20. 20. CHAPTER-2 Section –AChild rightsInternational instruments and Indian legislationIndia has over 400 million children below 15 years of age, bigger than the entire population ofthe US. It also has the largest number, and the largest proportion, of malnourished children inthe world. Most of them enroll in school but by class VIII about half of them dropout, and only38 % make it to Class X. among Tribal Children almost 80% dropout by Class X. India also has thehighest population of illiterate adults in the world- about 257 million people above 15 years,who are beyond school going age, cannot read or write. (TOI-26-march page1).These are dismal statistics and cast a long shadow across the country which is focusing on highGDP growth, burgeoning billionaire and multimillionaire population, rising foreign investmentsand our status as an emerging global superpower. It is clearly reflected by above data thatvulnerability of child/children are as high as Mount Everest and is the resultant of weak socialfabric of society coupled with a feeble state machinery. Needless to say, the Government, ofcourse is committed to do its best and some successes and transformation have occurred inrecent years, but all these indicators showed that there are children who suffered from hunger,no education and face various kind of discriminations and exploitation.The primary purpose of this section is to provide a broad and better understanding about childrights at national and international dimension, their legal rights are enshrined in Indianconstitution and protection through judicial pronouncements.International Dimension –The first United Nations Declaration on the Rights of the Child, adopted in 1959 stated thatevery child, by reason of his physical and mental immaturity, needs special safeguards and care,including appropriate legal protection, before as well as after birth means that every child hasits human rights and they should be not denied to it by any body. This was a moral rather thana legally binding document. Consequent to it, in 1989 the legally binding Convention on theRights of the Child was adopted by the United Nations. In 54 articles the Conventionincorporates the whole spectrum of human rights - civil, political, economic, social and cultural -and sets out the specific ways these should be ensured for children and young people. In May2000, two Optional Protocols, one on the involvement of children in armed conflict and a 20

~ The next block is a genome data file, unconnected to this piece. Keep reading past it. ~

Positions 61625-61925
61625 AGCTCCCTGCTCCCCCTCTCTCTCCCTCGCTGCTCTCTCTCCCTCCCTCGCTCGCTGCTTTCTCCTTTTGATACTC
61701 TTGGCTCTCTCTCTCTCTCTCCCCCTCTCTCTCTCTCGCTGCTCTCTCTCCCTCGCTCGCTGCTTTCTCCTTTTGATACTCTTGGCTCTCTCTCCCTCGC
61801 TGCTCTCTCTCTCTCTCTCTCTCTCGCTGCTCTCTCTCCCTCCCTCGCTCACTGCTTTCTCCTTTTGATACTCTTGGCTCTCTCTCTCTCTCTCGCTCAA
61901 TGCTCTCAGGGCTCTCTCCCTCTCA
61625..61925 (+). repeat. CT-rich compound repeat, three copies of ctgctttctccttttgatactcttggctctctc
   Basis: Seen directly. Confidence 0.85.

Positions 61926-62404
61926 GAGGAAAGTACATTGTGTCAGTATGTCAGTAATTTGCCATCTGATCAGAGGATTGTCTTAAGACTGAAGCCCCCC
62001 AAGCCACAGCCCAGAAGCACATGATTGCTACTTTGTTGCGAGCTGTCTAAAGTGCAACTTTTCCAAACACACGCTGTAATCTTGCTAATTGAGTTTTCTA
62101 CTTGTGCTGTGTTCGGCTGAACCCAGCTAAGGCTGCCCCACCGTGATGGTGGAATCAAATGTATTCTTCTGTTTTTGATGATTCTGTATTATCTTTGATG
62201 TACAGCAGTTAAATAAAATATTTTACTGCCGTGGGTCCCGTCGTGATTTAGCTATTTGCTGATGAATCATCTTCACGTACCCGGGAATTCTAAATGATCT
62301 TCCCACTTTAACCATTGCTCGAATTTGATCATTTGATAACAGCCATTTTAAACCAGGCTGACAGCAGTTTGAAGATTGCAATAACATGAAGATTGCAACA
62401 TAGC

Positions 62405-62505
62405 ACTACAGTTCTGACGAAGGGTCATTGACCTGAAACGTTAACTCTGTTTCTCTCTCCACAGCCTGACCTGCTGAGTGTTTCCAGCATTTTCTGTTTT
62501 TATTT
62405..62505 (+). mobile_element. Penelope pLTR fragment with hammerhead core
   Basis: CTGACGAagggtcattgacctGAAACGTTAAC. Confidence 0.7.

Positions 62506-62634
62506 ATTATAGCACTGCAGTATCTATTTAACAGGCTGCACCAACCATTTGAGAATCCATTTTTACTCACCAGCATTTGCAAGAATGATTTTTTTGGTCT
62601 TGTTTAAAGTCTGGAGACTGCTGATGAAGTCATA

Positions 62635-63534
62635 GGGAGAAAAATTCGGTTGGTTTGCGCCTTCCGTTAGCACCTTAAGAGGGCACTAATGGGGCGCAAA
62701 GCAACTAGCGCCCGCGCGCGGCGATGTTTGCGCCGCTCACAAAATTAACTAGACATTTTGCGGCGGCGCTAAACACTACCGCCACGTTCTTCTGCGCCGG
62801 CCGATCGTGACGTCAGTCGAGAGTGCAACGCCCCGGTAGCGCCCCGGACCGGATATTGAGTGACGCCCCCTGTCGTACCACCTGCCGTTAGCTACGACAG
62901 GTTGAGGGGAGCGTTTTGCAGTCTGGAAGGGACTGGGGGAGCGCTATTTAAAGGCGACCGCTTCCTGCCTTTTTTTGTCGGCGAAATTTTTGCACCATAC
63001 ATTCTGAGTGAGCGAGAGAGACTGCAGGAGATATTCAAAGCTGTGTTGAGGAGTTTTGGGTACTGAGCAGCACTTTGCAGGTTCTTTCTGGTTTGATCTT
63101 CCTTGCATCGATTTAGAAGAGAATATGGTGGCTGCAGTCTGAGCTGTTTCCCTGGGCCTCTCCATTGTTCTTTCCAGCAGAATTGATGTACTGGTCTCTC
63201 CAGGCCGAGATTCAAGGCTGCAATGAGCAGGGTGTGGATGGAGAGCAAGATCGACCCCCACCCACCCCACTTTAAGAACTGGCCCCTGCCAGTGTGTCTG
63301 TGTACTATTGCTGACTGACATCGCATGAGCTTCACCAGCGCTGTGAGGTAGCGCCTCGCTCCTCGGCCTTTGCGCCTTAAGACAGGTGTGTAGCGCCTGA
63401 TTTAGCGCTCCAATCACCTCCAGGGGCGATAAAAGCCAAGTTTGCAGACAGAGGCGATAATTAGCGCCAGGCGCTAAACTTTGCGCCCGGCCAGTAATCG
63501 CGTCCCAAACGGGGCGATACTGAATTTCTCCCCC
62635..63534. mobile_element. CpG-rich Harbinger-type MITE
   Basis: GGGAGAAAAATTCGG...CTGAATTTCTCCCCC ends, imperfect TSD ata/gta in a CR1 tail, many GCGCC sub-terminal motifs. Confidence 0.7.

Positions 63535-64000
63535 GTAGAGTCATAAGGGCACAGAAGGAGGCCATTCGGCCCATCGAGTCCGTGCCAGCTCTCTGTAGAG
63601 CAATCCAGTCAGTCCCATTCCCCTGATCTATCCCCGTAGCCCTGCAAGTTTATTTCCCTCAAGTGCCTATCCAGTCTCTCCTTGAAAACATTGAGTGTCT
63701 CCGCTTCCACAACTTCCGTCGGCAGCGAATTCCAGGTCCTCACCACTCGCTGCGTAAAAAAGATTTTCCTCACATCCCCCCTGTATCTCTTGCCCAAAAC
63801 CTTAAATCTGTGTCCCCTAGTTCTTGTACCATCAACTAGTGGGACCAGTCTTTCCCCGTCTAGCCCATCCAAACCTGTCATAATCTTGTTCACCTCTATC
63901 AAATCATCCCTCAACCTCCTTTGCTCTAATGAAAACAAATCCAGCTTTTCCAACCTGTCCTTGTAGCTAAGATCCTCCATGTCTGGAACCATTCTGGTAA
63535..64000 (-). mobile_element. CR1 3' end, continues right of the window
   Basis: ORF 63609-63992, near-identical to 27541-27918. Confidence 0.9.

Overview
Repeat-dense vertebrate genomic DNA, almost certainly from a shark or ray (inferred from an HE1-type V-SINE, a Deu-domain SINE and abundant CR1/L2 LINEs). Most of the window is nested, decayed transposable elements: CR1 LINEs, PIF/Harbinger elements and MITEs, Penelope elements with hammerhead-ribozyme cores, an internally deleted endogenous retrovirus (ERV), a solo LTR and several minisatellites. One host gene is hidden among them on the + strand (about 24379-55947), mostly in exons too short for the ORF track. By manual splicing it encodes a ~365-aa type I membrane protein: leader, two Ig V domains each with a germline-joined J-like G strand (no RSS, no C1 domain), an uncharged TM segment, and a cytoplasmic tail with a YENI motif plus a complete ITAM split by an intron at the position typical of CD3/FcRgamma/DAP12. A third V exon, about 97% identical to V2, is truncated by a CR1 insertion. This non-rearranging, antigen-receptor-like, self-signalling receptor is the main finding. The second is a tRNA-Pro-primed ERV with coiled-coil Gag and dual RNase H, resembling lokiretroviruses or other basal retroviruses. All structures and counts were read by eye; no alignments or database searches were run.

21. 21. second on the sale of children, child prostitution and child pornography, were adopted tostrengthen the provisions of the Convention in those areas.A ‘child’ is defined in the UN Convention on the Rights of the Child (CRC) 7 as a person underthe age of 18. This includes infancy, early childhood, middle childhood and adolescents.The UN Convention on Rights of the Child,8 1989 draws attention to four sets of civil, political,social, economic and cultural rights of every child. These are: Right to survival: Which includes the right to life, the highest attainable standard of health, nutrition, and adequate standards of living. It also includes the right to a name and a nationality. Right to protection: Which includes freedom from all forms of exploitation, abuse, inhuman or degrading treatment, and neglect including the right to special protection in situations of emergency and armed conflicts. Right to development: Which includes the right to education, support for early childhood development and care, social security, and the right to leisure, recreation and cultural activities. Right to participation: Which includes respect for the views of the child, freedom of expression, access to appropriate information, and freedom of thought, conscience and religion.The Convention provides the legal basis for initiating action to ensure the rights of children insociety.Relevant articles from the UN Convention on the Rights of the ChildArticle 2 –1. States Parties shall respect and ensure the rights set forth in the present Convention to each child within their jurisdiction without discrimination of any kind, irrespective of the childs or his or her parents or legal guardians race, color, sex, language, religion, political or other opinion, national, ethnic or social origin, property, disability, birth or other status.2. States Parties shall take all appropriate measures to ensure that the child is protected against all forms of discrimination or punishment on the basis of the status, activities, expressed opinions, or beliefs of the childs parents, legal guardians, or family members.Article 31. In all actions concerning children, whether undertaken by public or private social welfare institutions, courts of law, administrative authorities or legislative bodies, the best interests of the child shall be a primary consideration. 21